Imagine doesn't even make the top 10
[[[[3/1 update: new material at the bottom]]]]]
Elsewhere, in a long and boring thread, I found a spark of interest when
XWL said... Also, can't we all agree that "Imagine" is the single most insipid, treacly, and perfectly awful song ever written?
No. Number one is "We Are the World." It isn't even close.
#2 = "Yummy Yummy Yummy I Got Love in My Tummy"
#3 = "Say Say Say"
#4 = "Ebony and Ivory"
#5 = "The Girl is Mine"
#6 = "Say You, Say Me"
#7 = "Having My Baby"
#8 = "You Don't Bring Me Flowers"
#9 = "Achy Breaky Heart"
#10 = "Stairway to Heaven"
Imagine doesn't even crack the top ten. Later, I added "You Light Up My Life" as # 11. I had intentions of doing more with this, but that urge has passed. Consider this an open source list of treacly and awful offered up for anyone to play with.
I'd also like to point out two of my favorite uses of "Imagine."
1. Mr. Carlson using it to expose hypocrisy of Rev. Bob Halyers. Couldn't find a clip, but Something Old, Nothing New has a rundown:
To actually counter the Religious Right, you've got to provide some sort of reason why the Religious Right is, well, wrong.
The only show in the early '80s that dealt with the issue in this way was WKRP In Cincinnati, which had been on Falwell's list, probably the presence of then-sex-symbol Loni Anderson. The creator of WKRP, Hugh Wilson, co-wrote an episode called "Clean Up Radio Everywhere," the third-season finale, which featured Falwell-lookalike Richard Paul as a preacher, Dr. Bob Halyers, leading an organization called CURB: Clean Up Radio Everywhere. When WKRP refuses to let CURB dictate its playlist, Halyers organizes a boycott, causing WKRP to lose most of its regular advertisers.
What makes the episode work is that it's actually balanced -- not in the sense of being neutral or having no point of view, but in the sense of taking other points of view seriously. Halyers is not a bad guy; he's far more likable than Jerry Falwell (not hard, of course). Moreover, the episode is told from the point of view of station manager Mr. Carlson (the late, great Gordon Jump), a conservative, religious man who doesn't like songs with dirty words or sexual content any more than Halyers does.
When Carlson later confronts Halyers, the preacher makes a serious and very plausible argument about why CURB's mission is acceptable: he's representing a group of concerned citizens who are exercising their right to express their opinions about the contents of the public airwaves; why should one man (a station manager, a program director) be invulnerable to the complaints of a segment of the public? Then, in the most famous part of this scene, Carlson shows the lyrics of John Lennon's "Imagine" to Halyers, who pronounces them blasphemous ("Imagine there's no heaven"). Everyone who's seen this episode remembers that part, but not a lot of people seem to remember that that's not the point of the scene. This is the climax of the scene:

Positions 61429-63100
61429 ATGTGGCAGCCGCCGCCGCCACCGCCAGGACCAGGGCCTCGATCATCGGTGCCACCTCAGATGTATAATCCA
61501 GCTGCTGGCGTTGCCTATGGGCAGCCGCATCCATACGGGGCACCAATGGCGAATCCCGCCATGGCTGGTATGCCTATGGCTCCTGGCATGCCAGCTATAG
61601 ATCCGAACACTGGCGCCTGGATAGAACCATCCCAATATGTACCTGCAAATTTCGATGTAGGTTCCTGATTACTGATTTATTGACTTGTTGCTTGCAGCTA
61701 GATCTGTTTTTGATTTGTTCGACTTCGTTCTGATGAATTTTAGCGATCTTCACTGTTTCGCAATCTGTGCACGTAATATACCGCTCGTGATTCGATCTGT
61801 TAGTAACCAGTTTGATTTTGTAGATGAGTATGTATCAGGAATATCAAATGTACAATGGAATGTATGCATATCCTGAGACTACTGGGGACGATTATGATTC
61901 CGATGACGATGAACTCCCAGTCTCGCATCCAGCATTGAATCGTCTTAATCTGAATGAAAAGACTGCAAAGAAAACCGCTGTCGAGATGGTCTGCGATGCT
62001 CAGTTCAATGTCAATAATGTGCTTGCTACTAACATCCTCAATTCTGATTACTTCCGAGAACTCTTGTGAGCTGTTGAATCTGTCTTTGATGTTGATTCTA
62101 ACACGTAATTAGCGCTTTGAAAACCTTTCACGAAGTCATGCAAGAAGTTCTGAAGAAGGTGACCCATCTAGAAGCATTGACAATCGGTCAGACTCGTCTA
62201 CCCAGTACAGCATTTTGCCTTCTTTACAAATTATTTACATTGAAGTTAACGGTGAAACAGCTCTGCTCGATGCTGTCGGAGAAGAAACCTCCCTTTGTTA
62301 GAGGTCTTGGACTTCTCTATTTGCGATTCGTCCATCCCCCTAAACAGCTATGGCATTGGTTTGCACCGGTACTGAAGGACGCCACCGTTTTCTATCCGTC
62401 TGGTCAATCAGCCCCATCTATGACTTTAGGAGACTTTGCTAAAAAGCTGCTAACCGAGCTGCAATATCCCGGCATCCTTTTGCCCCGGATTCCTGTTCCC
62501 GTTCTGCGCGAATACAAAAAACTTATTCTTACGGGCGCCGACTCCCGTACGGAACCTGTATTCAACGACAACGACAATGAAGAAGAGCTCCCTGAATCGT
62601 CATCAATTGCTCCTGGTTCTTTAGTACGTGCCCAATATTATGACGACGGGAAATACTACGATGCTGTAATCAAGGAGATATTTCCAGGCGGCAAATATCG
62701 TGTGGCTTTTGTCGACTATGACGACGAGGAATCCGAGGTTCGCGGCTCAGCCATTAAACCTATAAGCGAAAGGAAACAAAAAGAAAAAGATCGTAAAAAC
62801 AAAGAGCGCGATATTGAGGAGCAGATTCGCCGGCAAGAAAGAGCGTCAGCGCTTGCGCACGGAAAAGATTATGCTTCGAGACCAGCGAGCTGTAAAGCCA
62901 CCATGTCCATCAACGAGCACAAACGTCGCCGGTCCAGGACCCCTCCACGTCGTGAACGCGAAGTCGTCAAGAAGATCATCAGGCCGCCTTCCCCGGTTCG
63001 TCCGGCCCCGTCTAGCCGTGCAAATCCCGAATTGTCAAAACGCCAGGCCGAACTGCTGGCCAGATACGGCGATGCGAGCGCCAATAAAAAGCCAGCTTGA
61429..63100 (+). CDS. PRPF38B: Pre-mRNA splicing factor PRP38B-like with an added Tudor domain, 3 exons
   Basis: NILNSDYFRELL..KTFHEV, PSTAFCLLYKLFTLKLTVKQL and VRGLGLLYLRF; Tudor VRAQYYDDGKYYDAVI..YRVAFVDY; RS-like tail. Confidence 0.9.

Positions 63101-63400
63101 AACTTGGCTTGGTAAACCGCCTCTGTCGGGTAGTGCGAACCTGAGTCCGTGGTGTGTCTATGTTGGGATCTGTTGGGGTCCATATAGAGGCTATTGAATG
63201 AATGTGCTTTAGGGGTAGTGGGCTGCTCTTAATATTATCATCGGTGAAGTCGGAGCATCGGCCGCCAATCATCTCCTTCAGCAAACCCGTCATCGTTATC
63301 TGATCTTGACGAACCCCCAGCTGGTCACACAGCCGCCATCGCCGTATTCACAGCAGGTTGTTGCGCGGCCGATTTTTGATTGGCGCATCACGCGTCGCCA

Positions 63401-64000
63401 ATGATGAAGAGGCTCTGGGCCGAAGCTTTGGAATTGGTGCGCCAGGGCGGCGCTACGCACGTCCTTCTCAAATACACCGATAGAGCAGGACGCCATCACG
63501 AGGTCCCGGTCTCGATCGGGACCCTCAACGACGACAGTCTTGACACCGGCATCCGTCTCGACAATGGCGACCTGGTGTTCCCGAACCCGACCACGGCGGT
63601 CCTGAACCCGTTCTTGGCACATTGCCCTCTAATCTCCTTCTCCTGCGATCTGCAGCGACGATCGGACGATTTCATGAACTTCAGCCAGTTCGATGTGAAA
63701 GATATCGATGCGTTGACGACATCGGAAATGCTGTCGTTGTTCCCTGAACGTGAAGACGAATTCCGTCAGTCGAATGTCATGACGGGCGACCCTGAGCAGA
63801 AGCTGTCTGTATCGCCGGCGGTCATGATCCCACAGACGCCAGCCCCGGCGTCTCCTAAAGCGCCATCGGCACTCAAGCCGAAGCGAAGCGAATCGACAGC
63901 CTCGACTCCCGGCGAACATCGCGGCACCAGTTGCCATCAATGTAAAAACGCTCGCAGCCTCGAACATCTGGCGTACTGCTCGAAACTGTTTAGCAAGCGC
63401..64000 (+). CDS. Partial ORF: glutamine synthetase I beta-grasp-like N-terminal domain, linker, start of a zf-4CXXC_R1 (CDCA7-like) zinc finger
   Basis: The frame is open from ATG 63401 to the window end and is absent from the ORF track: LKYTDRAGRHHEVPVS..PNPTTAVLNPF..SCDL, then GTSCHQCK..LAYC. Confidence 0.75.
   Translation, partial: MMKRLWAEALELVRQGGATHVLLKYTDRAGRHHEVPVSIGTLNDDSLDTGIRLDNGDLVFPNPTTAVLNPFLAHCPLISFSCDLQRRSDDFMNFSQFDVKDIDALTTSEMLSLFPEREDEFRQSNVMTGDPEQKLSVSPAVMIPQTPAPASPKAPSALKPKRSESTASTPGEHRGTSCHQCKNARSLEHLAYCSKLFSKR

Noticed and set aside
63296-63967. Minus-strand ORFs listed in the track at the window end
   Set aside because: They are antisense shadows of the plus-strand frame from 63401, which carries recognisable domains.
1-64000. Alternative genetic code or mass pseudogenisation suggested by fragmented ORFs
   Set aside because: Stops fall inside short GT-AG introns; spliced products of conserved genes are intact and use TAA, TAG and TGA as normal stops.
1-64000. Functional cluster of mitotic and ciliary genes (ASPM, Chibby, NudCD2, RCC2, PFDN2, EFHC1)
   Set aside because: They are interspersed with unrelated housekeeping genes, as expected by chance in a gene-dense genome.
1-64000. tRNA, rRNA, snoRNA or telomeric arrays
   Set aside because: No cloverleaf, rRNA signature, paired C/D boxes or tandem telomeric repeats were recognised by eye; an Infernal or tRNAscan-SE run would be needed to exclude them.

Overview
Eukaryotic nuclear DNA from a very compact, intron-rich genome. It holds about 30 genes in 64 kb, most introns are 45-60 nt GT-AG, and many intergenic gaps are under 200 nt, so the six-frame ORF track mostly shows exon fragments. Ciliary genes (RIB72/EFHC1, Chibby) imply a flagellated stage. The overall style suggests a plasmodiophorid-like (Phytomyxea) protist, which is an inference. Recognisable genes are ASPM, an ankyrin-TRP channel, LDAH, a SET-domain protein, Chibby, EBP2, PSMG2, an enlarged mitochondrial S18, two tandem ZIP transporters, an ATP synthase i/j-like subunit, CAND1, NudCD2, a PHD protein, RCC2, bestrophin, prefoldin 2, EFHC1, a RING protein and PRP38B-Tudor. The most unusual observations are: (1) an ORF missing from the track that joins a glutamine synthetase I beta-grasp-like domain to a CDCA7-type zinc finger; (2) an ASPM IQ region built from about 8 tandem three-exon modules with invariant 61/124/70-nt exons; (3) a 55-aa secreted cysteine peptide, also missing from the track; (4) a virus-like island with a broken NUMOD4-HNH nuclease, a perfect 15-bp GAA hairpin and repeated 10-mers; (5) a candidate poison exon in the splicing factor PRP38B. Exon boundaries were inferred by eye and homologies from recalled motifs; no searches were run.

Mr Carlson: On the list or not?
Dr Bob: I have no choice but to say on.
Mr Carlson: That decision was made by one man.
What gives Halyers' game away is not that he doesn't like the lyrics to "Imagine," but that he alone is making the decisions about what goes on the list; instead of helping a group of people express their opinions, as he claims he's doing, he's actually using the grassroots argument as an excuse for enforcing his own personal opinions, and passing them off as the opinions of his flock. In other words, the episode actually leaves open the possibility that it would be OK to have a genuine protest by a segment of the public against something that offends them; what it condemns, and what such "protests" usually turn out to be, is one person's attempt to gain an dangerous amount of power (over the people he claims to speak for and the people he speaks against).
2. Jordis Unga from Rockstar: INXS adds new life to a song I was tired of hearing.
Received an email about an Imagine commentary I wasn't aware of. Turns out William F. Buckley was not a fan of the song. Read the whole thing here:
Well, we certainly want to imagine a world in which everyone lives in peace, but, you see, that is only possible in a world in which people are willing to die for causes.
There'd have been peace for heaven knows (assuming heaven existed) how long in the South, except that men were willing to die to free the slaves, and Hitler would have died maybe about the time John Lennon did, at Berchtesgaden, at age 91, happy in a Jewless Europe.
There have got to be reasons that even affected John Lennon to prefer one country over against another. I happen to know this to be the case, since a long time ago he asked me to help him get papers permitting him to live in the United States.